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Suppose we have $x^3 + \alpha x + \beta = 0$

Problem:

the cubic equation has one real root if $\alpha > 0$ and three real roots if $4 \alpha^3 + 27 \beta^2 < 0 $.

Try:

Let $f(x) = x^3 + \alpha x + \beta$. One has that $f'(x) = 3 x^2 + \alpha $. We have critical points when

$$ 3x^2 + \alpha = 0 \iff x^2 = - \frac{ \alpha }{3} $$

Clearly, if $\alpha > 0$, then we dont have critical points and $f'(x) > 0$ thus always increasing. Since $\lim_{x \to \infty} f(x) = \infty$ and $\lim_{x \to -\infty} = - \infty$, then there must be some $c$ such that $f(c) = 0$, so we have one real root.

Now, if $\alpha < 0$, then we have critical points $x = \pm \sqrt{ -\alpha/3 } $. but, here I am stuck. Any help would be greatly appreaciated.

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  • $\begingroup$ are you assuming that $\alpha$ and $\beta$ are real numbers? $\endgroup$
    – Mirko
    Commented Dec 6, 2016 at 3:04
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    $\begingroup$ Just show that nonreal roots come in conjugate pairs, i.e. if $z = a + bi$ is a root of $x^3 + \alpha x + \beta$, then so is $\bar{z} = a - bi$. $\endgroup$ Commented Dec 6, 2016 at 3:09
  • $\begingroup$ Have you tried decomposing into a quadratic, times a linear function and looking at the discriminant of the quadratic? $\endgroup$
    – wesssg
    Commented Dec 6, 2016 at 3:47

3 Answers 3

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$x=-\sqrt{-\alpha\over3}$ is the maximum, $x=\sqrt{-\alpha\over3}$ is the minimum.

If we want three real roots it must be:

$$[(-t)^3-\alpha t+\beta][t^3+\alpha t+\beta]<0,$$

(where $t=\sqrt{-\alpha\over3}$). In fact we know that if $f(x)=x^3+\alpha x+\beta:$ $$\lim_{x\to\pm\infty}f(x)=\pm\infty,$$ $f'(x)>0$ if $x<-\sqrt{-\alpha\over3}$; $f'(x)<0$ if $-\sqrt{-\alpha\over3}<x<\sqrt{{-\alpha\over3}}$ and $f'(x)>0$ if $x>\sqrt{-\alpha\over3}$, so if the above inequality is true, then the maximum must be positive and the minimum negative and the function intersects the $x-axis$ at three points (formally you can apply the Bolzano theorem), i.e. we must have three real roots.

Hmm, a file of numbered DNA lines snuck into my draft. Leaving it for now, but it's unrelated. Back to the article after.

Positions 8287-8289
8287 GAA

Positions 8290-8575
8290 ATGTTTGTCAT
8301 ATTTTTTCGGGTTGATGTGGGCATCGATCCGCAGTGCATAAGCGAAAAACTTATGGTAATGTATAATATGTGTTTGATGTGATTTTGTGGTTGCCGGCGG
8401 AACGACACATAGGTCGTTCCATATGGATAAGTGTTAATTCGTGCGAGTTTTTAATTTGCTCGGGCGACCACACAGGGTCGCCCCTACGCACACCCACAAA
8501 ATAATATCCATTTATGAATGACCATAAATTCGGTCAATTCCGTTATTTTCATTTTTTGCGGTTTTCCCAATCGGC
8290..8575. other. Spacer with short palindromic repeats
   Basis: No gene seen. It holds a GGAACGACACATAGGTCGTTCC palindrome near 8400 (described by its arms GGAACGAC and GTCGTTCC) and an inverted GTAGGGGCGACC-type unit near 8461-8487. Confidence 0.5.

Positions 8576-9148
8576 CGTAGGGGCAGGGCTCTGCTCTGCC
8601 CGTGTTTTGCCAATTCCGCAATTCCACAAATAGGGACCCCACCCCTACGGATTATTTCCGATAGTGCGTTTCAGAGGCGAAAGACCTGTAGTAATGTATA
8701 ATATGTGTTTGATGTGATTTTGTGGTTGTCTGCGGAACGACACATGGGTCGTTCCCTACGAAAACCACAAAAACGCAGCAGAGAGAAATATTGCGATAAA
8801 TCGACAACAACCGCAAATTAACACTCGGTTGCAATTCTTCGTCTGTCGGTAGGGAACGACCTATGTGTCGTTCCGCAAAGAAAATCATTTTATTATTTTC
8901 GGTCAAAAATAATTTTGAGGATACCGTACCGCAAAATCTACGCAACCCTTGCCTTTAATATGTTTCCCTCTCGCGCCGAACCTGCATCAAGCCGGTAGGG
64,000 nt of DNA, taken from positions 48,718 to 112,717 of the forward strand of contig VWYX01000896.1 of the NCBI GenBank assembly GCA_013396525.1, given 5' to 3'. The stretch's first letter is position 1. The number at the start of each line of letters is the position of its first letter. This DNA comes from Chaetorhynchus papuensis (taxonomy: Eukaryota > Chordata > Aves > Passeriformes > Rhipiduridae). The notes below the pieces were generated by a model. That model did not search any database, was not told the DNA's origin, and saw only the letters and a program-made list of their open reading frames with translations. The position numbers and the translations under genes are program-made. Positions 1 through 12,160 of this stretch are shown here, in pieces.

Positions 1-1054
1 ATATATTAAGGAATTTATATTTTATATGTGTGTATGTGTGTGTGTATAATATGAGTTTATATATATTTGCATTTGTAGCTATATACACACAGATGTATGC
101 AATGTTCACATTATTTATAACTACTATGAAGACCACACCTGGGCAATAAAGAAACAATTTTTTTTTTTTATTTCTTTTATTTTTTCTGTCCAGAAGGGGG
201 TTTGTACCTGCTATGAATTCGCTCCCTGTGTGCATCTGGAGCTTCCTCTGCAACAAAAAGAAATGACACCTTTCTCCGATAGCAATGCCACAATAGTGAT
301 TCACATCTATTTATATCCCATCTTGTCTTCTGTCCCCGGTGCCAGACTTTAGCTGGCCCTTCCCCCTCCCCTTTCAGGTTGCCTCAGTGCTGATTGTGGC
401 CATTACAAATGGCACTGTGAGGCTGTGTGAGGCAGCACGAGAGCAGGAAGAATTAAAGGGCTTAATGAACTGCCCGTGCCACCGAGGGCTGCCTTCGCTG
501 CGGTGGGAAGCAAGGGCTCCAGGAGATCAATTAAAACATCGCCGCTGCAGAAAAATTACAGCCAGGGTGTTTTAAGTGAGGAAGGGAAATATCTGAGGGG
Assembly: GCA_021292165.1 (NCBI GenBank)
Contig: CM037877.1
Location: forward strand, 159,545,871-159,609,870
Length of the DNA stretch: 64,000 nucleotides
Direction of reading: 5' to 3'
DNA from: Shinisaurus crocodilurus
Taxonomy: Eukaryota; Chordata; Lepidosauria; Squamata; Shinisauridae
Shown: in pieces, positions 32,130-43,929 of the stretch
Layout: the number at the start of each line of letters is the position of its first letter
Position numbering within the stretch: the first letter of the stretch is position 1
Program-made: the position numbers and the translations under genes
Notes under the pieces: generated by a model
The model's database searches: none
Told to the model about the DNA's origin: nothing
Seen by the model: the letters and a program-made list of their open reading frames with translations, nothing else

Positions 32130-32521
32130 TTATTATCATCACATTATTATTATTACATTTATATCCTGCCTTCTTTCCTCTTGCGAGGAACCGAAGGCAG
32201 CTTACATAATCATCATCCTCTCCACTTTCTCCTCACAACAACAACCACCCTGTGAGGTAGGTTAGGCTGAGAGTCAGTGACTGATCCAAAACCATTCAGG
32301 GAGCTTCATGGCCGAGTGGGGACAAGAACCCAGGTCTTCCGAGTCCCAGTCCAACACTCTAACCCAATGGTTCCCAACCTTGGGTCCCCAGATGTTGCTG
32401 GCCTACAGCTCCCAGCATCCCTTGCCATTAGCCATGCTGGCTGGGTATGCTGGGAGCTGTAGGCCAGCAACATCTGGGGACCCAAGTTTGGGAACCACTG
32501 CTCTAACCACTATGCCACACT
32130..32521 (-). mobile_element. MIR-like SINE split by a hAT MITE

If you calculate the expression you get:

$$-t^6-\alpha t^4-\beta t^3-\alpha t^4-\alpha^2 t^2-\alpha\beta t+\beta t^3+\alpha \beta t+\beta^2<0$$ $$-t^6-2\alpha t^4-\alpha^2 t^2+\beta^2<0$$ $$-{\alpha^3\over27}-{2\over9}\alpha^3+{\alpha^3\over3}+\beta^2<0$$ $${4\over27}\alpha^3+\beta^2<0$$

as required.

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  • $\begingroup$ Why must $((-t)^3 - \alpha + \beta) (t^3 + \alpha t + \beta ) < 0$ if we want three real roots? $\endgroup$
    – user139708
    Commented Dec 6, 2016 at 5:21
  • $\begingroup$ @Jibarito I added something...I hope it is helpful $\endgroup$
    – MattG88
    Commented Dec 6, 2016 at 13:48
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The fundamental thereom of algebra describes the roots of polynomials. In this case , the possibilities for a cubic equation is 1 complex pair (and one real root) or (three real roots). This is a little hand wavy, but you could use it more formally

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Consider Vieta's formula for cubic polynomials:

given $P(x) = ax^3+bx^2+cx+d$ and roots $x_1,x_2,x_3$ for $P(x) = 0$, we know

$$x_1+x_2+x_3 = -\frac{b}{a}$$ $$x_1x_2+x_1x_3+x_2x_3=\frac{c}{a}$$ $$x_1x_2x_3 = -\frac{d}{a}$$

Your polynomial is the special case with $a=1,b=0$

Now assume a solution exists, where two roots are real and the third is imaginary, w.l.o.g. $x_1$ and $x_2$ are real, but $x_3$ is not. Let's say $x_3 = x_{3r} + i \cdot x_{3i}$, with $x_1,x_2,x_{3r},x_{3i} \in \mathbb{R}, x_{3i} \neq 0$.

Now: $$x_1 + x_2 + x_3 = -b / a = 0$$ $$\Leftrightarrow x_1 + x_2 + x_{3r} + i \cdot x_{3i} = 0 + 0 \cdot i$$ Just looking at the imaginary parts, we get $$\Rightarrow x_{3i} = 0$$

Which is a contradiction, thus two real roots is impossible. Since you can find examples with $0,1$ and $3$ real roots, you're done.

And $\alpha, \beta$ can be complex numbers for this.

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